And let me tell you there is nothing wrong with running home, or to a safe place as quickly as you can! I have done it plenty of times — understanding now I had nothing to be ashamed of for protecting myself by getting the heck out of the situation. The kids understand what I am talking about when it comes to bullying, they have seen it on TV, they watched cartoons that explained how horrible it is, and we openly talk about it. I used that as an entry point to talk about autism. The reason that most people are bullied is their differences. If we understand our own difference’s, accept them, and feel self-confident about being different, we are better able to cast down bully type words. I do not want my kids to hide their quirks, differences, or stims. I want them to feel confident to be themselves, but also understand that if you live in this world as yourself there are those who will not like it. I think one of the biggest things that would have helped me, had I known when being bullied, is understanding that it was not really about me.

I didn’t do anything wrong.

I was being me, and the bully did not like it. The reasons for bullying do not have to make sense. This would have helped me too. If someone would have explained to me that, a bully can randomly pick on someone “just because” that would have cleared up the confusion that was looping in my brain. I would not have spent so much time trying to figure out why they did it, and why they chose me. It still would not make sense, but it would have helped me see that they were completely illogical in their thinking and they perceptions were based on insecurity, and wanting acceptance themselves. (A great deal of the of the time.) Discussing all of this brought us to the point of talking about autism acceptance. While there are some things I am not fond of in the book, I realize that it is geared toward neurotypical children. From that perspective, I can see it as a good thing. For us in this house…well we had to get over the whole “Take a walk in someone else’s shoes” idiom. Thankfully they explain what that means in the book because I was doing a poor job. I won’t go into it, but it had something to do with them wearing my shoes and then all of us getting confused. :-)

Through the book, for each chapter at the end, there were a series of questions.

As I read the book and asked the questions, it was very interesting to see how each of the children saw themselves. The more we read the more I realized that Ariel and Joshua are on the spectrum much more than we thought. I have done this before; I see where I have fallen short in areas of helping them or recognizing their behaviors. They seem to have no problems until something like this opens my eyes and I ask them questions. It gets me in a loop of wanting to get them diagnosed as well. I wonder if it will help them, or if I haven’t done enough. This time around I decided we will wait it out until we move and focus on it then if need be. I am mainly concerned with social skills and sensory diet. I can already work on those things now. Overall, I think the book is an excellent resource in helping children understand what autism is like. The start of the book is about accepting others in general. I liked how they explained what acceptance was.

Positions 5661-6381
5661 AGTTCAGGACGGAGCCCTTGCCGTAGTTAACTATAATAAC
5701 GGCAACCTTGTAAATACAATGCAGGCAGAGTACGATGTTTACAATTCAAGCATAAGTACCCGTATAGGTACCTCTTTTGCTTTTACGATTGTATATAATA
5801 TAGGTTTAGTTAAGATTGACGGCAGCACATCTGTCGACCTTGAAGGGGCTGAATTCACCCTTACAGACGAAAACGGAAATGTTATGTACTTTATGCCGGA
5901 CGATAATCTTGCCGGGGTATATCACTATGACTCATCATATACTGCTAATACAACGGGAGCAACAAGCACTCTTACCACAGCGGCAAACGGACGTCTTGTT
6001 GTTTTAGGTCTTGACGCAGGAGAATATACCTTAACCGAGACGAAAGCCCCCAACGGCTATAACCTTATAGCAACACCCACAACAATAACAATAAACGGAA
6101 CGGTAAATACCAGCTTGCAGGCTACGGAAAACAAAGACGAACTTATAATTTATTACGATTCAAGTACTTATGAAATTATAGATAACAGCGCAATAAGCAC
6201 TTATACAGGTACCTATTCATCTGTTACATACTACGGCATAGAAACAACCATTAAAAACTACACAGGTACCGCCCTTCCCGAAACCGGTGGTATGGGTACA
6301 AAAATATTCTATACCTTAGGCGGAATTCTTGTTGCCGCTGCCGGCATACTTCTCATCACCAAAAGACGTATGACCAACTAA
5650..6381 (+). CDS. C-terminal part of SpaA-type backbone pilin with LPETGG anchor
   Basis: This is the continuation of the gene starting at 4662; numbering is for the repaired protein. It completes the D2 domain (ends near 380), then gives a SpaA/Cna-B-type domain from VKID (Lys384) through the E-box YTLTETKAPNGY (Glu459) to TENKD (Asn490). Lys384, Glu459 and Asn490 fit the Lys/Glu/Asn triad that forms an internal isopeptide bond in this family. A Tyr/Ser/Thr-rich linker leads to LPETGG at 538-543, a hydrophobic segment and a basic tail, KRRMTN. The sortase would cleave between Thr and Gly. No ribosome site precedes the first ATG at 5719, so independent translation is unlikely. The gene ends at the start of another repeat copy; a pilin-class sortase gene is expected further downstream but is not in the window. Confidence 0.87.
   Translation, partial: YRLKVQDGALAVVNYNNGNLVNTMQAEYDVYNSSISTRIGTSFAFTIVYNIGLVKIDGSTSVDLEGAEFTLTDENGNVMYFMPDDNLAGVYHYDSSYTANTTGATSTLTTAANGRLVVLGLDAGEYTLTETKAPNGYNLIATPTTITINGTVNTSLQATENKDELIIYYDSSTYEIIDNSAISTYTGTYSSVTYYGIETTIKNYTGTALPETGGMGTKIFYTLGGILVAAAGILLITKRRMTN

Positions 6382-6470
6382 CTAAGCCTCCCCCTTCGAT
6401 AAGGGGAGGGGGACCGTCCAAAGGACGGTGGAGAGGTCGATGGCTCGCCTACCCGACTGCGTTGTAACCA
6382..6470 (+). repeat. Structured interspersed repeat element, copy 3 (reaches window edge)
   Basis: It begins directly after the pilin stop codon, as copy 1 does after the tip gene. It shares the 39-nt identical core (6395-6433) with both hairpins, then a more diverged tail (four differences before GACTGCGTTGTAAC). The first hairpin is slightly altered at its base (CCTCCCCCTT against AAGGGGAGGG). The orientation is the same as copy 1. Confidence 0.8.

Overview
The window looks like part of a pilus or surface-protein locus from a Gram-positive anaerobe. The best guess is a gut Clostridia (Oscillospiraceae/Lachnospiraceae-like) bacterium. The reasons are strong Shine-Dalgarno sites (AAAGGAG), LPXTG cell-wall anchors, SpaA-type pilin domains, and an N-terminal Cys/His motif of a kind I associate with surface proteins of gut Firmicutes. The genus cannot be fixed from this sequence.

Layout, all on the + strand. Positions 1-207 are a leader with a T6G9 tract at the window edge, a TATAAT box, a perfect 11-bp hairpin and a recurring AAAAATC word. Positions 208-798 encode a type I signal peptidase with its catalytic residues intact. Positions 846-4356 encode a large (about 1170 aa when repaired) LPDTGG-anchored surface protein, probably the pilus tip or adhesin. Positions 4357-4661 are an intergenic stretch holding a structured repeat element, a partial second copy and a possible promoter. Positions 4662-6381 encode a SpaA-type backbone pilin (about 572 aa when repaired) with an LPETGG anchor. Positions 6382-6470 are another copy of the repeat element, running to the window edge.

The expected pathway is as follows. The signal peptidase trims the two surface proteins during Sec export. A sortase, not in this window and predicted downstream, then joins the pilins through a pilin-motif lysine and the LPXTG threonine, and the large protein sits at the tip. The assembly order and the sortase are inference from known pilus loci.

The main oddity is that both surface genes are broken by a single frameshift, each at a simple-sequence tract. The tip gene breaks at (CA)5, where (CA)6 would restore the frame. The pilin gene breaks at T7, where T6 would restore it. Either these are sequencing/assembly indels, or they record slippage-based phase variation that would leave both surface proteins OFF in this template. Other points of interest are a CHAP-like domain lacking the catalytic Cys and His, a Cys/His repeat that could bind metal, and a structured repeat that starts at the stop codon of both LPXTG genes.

A quote from the book:

“When people look different from you or act differently than you do, the best thing to do is try to understand and accept them. In other words learn more about them, be kind to them, and include them in things that you and your friends do together.”

~ The Autism Acceptance Book

Autism can be difficult to explain.

I think the book does a good job at explaining some of the issues for children who are autistic. It talks about how people are different from each other overall. It asks questions about how “you” are different. It states that the autistic brain works differently in many ways. There are sections about the difficulties for children on the spectrum with communication, expressing themselves, senses, seeing the small details and focusing on them, playing differently, difficulties talking, which I thought worked well for the age group this is geared toward. They also suggest ways to get involved in helping support autism by teaching others what you have learned. They suggest presenting the information to their class, or raising money and donating it to an autism charity. At the end there are group activities, they get to create their own social story, and then make a scrapbook about what they have learned. My personal feeling is that books like these need to be added to school curriculum. I think it would be beneficial to children and parents to have a book like this in their hands. As well as for teachers so they can better understand and accept what life is like for children on the autism spectrum.

If we want to bring awareness and acceptance to the autism community this would be a great start.

(I know we need school funds, maybe it is wishful thinking.)


Ellen Sabin (Author, Illustrator)